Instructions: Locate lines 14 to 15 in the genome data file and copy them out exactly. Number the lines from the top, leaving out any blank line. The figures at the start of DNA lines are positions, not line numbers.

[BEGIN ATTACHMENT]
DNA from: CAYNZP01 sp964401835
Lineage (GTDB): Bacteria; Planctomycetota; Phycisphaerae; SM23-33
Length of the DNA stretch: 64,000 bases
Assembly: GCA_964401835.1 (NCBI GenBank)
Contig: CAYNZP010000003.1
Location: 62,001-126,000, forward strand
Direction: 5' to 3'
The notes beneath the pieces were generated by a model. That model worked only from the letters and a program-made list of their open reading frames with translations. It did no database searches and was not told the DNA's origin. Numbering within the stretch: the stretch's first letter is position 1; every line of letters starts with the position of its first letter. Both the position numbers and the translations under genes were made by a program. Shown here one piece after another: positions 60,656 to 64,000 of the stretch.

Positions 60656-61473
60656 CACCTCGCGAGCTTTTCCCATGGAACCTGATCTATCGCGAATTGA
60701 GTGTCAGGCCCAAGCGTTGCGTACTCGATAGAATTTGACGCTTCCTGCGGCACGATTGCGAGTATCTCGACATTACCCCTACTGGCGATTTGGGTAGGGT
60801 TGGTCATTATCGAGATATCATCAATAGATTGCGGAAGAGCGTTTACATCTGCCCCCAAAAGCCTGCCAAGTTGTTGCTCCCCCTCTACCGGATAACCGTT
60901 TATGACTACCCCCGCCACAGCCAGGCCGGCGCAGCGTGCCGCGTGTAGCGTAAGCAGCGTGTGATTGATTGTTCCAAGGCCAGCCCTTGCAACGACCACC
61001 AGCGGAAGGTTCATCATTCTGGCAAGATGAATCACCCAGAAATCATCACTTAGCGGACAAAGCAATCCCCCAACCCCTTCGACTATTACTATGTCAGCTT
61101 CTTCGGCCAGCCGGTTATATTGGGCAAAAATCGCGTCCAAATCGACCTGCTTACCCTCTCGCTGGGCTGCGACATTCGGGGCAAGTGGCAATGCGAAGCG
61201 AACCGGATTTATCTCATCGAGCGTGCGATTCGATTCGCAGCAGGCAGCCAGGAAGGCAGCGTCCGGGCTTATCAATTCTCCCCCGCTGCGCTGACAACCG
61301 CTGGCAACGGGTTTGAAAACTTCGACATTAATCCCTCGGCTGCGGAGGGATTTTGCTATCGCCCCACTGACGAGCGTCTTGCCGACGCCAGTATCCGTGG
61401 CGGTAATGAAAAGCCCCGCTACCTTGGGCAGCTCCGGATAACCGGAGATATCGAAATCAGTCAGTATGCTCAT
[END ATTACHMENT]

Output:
61001 AGCGGAAGGTTCATCATTCTGGCAAGATGAATCACCCAGAAATCATCACTTAGCGGACAAAGCAATCCCCCAACCCCTTCGACTATTACTATGTCAGCTT
61101 CTTCGGCCAGCCGGTTATATTGGGCAAAAATCGCGTCCAAATCGACCTGCTTACCCTCTCGCTGGGCTGCGACATTCGGGGCAAGTGGCAATGCGAAGCG